Comparison on the incidence of NHL between our findings and others is shown in additional file 1, table 1. Similar to other reports, DLBCL was also the leading histological subtype, but the frequency of FL was lower than that of western countries, a phenomenon commonly seen in the Chinese population [18]. In China, DLBCL is still the most common subtype of B-cell lymphomas, but the second most common subtype varies a little from region to region [1114, 1821]. Classification of DLBCL into prognostically distinct subtypes has progressed from gene expression profiles (GEP) in research to immunochemistry for a panel of markers which could be done routinely [2226]. Based on Hans' algorithm [24], 79% of the 364 cases of DLBCL in which CD10, BCL-6 and Mum1 had been completely performed in this collection were categorized into non-GCB subtype, agreeing very well with the result of recent research for Chinese patients [27].

It is commonly thought that mature T/NK-cell neoplasms display higher rates on the Asian continent than others [28, 29]. A recent large international retrospective study validated the geographic variations and showed the high frequency of ALCL, ALK-positive in North America, AITL and ETCL in Europe, ATLL in Japan and ENKTCL in Asian countries other than Japan [4]. In fact, the geographic variations also could be found across China; ENKTCL is the most common subtype of PTCL in Hong Kong and this group, whereas PTCL, NOS in all other parts [1114, 1821, 30]. Peripheral T/NK-cell lymphomas comprised 30.2% of non-Hodgkin lymphomas in the current study, higher than other Asian reports using WHO classification [814, 1821, 30, 31]. This is likely due to the strikingly high percentage of ENKTCL in this series. Research has suggested that environmental factors including EBV infection as well as exposure to pesticides and chemical solvents were strongly associated with this disease [32, 33]. Considering that Sichuan province is a main agricultural area in China, this may be explained. However, further research on this aspect should be done. In addition, the high proportion of consultant cases (38.4%) may also contribute to the high percentage of ENKTCL.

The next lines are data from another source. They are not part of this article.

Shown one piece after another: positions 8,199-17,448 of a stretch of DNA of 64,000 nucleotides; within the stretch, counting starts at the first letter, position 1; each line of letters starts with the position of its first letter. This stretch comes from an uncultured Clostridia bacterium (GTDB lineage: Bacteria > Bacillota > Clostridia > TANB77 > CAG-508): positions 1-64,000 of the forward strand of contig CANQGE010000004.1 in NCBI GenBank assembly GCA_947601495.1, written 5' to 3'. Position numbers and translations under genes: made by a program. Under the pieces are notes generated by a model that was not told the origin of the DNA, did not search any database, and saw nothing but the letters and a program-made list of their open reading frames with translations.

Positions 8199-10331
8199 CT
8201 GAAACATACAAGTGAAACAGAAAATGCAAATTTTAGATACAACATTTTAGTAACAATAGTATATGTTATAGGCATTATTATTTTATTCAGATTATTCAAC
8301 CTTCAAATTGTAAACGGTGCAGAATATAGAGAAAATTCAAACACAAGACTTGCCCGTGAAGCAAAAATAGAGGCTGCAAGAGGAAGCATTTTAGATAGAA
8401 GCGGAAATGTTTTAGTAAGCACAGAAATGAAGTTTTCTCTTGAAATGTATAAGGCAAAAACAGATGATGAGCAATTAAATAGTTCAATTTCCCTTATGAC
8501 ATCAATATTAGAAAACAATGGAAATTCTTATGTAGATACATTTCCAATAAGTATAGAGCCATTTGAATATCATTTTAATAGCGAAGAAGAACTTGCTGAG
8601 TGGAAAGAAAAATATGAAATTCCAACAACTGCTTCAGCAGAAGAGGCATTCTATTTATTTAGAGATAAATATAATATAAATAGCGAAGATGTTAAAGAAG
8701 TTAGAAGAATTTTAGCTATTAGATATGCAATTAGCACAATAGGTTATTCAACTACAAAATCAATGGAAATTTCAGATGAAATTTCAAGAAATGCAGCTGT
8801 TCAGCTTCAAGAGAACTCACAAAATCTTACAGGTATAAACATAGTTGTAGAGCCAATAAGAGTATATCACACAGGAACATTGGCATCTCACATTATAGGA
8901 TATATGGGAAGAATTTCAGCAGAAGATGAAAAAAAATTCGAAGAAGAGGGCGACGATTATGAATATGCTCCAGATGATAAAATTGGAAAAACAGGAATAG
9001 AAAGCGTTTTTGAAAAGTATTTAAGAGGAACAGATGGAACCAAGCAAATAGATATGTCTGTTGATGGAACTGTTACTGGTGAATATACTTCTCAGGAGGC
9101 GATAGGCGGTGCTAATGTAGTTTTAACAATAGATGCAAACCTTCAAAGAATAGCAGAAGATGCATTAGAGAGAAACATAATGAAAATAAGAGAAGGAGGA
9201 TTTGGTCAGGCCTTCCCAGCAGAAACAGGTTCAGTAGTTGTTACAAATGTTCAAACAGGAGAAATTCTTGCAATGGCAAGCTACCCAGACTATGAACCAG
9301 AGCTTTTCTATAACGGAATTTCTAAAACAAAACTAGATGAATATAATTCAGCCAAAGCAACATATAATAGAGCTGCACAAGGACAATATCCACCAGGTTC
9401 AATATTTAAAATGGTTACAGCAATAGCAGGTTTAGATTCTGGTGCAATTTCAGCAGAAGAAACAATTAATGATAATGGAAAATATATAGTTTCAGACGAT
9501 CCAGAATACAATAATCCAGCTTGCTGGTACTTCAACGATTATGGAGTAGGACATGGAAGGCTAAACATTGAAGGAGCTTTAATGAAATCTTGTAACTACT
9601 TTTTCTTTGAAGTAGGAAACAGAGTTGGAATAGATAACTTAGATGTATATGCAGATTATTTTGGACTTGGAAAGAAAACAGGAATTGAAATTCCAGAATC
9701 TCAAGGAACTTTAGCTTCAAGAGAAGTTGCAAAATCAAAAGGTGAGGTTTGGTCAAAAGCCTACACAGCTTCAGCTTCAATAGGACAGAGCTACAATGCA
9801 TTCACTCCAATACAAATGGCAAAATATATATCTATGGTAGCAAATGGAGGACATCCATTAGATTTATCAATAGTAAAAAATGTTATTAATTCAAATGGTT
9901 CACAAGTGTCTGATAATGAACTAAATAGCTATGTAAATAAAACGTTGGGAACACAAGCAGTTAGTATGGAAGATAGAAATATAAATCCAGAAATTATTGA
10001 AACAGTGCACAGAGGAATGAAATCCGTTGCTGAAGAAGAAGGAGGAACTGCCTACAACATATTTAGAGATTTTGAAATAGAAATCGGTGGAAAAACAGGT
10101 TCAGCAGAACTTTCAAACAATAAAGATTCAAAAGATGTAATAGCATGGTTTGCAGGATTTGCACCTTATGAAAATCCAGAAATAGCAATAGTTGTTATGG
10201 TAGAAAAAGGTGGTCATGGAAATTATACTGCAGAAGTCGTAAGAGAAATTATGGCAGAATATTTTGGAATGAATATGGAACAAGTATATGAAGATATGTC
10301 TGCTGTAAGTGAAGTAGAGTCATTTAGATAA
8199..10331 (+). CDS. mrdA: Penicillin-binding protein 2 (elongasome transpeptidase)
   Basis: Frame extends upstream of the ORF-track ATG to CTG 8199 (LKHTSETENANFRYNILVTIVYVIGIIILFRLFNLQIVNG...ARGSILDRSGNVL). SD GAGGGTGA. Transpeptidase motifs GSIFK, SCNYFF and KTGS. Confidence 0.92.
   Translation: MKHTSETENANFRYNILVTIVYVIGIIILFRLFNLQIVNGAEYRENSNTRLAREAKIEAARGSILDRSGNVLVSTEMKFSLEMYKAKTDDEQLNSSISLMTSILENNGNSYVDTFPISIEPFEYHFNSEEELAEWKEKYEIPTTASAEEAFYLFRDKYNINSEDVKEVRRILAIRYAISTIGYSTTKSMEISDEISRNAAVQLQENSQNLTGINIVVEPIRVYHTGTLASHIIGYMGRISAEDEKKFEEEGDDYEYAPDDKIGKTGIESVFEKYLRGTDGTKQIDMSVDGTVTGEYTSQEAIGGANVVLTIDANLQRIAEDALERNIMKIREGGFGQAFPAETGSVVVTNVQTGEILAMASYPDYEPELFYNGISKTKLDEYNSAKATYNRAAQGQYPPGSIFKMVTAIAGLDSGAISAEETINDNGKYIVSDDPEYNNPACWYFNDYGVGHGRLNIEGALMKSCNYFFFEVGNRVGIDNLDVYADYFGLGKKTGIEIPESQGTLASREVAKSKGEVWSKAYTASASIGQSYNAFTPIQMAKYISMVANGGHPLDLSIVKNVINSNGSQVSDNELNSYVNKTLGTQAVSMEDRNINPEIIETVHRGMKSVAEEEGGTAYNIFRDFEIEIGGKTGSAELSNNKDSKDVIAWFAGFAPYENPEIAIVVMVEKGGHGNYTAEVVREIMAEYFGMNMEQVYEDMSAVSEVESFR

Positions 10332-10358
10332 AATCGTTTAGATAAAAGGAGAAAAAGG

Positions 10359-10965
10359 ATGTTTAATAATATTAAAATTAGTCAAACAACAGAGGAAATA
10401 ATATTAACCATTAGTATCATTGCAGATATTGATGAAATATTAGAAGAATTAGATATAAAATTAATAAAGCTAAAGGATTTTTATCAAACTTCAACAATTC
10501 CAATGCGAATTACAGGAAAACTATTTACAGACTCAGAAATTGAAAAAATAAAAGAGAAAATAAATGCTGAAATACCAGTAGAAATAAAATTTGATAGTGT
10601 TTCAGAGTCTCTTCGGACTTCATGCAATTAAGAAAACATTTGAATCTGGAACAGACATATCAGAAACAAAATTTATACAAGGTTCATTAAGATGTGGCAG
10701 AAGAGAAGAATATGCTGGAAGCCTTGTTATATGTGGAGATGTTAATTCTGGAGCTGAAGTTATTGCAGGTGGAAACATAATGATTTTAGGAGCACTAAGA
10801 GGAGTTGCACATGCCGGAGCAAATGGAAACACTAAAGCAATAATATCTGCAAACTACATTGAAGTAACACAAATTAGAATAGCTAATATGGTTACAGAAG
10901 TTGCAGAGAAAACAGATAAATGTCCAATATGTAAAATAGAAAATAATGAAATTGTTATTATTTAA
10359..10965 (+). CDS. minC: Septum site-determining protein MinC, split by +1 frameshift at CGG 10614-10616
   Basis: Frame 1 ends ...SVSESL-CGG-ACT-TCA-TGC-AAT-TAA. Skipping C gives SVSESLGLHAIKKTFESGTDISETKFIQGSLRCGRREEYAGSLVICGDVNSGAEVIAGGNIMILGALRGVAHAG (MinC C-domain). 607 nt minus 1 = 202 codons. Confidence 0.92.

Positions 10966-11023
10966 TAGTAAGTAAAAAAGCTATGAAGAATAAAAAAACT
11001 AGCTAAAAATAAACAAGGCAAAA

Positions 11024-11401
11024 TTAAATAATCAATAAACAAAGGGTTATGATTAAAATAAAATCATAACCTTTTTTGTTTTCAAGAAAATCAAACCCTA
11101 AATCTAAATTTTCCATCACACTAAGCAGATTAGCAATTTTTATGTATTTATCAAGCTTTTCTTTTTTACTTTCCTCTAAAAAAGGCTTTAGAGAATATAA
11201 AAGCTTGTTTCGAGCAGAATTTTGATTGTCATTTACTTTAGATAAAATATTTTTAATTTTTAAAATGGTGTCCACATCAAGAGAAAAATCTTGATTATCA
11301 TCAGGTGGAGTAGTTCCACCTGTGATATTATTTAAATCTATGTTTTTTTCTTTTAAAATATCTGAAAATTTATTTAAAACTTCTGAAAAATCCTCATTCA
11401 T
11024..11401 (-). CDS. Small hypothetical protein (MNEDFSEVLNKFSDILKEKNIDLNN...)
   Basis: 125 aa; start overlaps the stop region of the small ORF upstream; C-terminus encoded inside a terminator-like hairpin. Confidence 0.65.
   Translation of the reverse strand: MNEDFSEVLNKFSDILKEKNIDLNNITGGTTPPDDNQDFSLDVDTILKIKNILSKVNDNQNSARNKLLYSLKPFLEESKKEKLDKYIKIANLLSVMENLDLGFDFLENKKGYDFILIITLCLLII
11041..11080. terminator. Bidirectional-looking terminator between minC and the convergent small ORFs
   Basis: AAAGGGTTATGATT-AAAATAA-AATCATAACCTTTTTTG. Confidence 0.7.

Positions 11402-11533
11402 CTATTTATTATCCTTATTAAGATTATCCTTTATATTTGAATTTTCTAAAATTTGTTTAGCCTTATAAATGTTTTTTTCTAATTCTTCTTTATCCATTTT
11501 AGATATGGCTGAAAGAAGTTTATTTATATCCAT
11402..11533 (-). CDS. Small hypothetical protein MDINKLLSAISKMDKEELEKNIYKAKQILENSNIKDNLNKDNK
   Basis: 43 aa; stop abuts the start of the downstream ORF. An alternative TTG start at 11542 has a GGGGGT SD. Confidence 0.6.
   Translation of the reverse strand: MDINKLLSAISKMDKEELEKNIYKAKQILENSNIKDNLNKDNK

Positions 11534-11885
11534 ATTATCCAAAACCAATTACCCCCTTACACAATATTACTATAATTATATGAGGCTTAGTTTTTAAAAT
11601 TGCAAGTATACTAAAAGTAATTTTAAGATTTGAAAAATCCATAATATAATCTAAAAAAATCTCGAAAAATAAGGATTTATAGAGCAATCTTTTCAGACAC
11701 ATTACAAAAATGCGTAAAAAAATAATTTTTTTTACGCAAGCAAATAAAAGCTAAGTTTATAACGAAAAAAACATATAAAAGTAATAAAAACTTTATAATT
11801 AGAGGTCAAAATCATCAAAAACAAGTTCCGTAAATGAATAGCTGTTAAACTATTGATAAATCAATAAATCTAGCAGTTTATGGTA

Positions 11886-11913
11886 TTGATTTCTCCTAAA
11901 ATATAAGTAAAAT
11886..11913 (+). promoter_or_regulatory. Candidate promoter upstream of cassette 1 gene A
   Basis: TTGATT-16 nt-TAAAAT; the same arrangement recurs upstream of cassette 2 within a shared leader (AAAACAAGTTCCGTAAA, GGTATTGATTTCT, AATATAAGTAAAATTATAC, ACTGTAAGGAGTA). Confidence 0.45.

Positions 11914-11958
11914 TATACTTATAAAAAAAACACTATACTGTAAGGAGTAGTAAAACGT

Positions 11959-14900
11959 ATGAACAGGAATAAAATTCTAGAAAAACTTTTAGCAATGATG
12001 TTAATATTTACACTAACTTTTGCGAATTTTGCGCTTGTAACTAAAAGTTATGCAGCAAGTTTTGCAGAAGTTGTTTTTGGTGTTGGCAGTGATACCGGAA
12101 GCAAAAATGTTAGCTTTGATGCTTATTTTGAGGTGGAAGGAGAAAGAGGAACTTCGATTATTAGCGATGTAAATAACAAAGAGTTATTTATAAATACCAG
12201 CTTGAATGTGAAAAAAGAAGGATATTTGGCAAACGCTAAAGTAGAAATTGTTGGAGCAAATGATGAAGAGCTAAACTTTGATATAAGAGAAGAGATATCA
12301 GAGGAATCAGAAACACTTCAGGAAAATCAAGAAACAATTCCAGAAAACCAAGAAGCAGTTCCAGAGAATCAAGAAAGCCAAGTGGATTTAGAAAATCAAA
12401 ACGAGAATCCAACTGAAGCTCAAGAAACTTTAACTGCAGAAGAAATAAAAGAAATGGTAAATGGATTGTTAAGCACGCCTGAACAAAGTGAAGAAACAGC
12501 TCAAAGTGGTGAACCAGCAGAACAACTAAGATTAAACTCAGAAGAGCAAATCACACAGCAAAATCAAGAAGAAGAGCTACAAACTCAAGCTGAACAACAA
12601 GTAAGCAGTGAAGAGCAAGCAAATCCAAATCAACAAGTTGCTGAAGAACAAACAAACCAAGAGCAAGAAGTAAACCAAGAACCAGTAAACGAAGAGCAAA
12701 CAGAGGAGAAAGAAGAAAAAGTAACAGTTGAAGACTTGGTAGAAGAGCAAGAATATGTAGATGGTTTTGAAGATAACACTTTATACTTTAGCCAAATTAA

As for age-specific incidence, the subtypes of pediatric (younger than 15-year old) lymphoma are limited, including CHL (mainly MC type), LBL, ALCL, Burkitt and DLBCL. This is in accordance with reports in the literature [34, 35]. However, in any age group but pediatric, ENKTCL takes second place following DLBCL in this study. In addition, the median ages of most patients were about 10 years younger than that of Japanese and American patients [10, 15]. The present findings may be due to an impressively increased and further increasing life expectancy and the high ratio of the aging population in developed countries [36].

The frequency of extranodal NHL varies in different parts of the world. Studies from Western countries have reported the occurrence of extranodal NHL as 24-48% of all NHL [3740]. However, this figure is higher in Asia, for example, Pakistan (42%), Kuwait (45%), Japan (46.6%), Korea (55%), Thailand (58.7%), and China (44.9%-61.4%)[814, 1821, 4143]. The fluctuating frequency of extranodal lymphomas may be caused by genetic and ethnic factors, as well as the diverse definition criteria. Additionally, extranodal NHL in this series most commonly involved Waldeyer's ring, whereas the GI tract is reported to be the most common site in the literature [3739]. The relatively high frequency of ENKTCL which mainly involves the sinonasal region and Waldeyer's ring may contribute to this difference.

Considering that the patients, including consultation cases, were referred from all regions of southwest China, the results may represent the distribution of lymphoma subtypes in southwest China. Diagnoses made on the bone marrow were excluded because this research was focused on lymphomas, not leukemia. This may result in under-representation of CLL and MALT lymphoma. However, since these diagnoses were not just based on bone marrow biopsy, the influence was not considerable.

In conclusion, subtype distribution of lymphomas in the current study is demonstrated and compared with reports all over the world and inside China. No bimodal age distribution was observed in CHL, and the major subtype of CHL is mixed cellularity, not nodular sclerosis. A high percentage of extranodal lymphomas are presented, including a relatively high frequency of ENKTCL.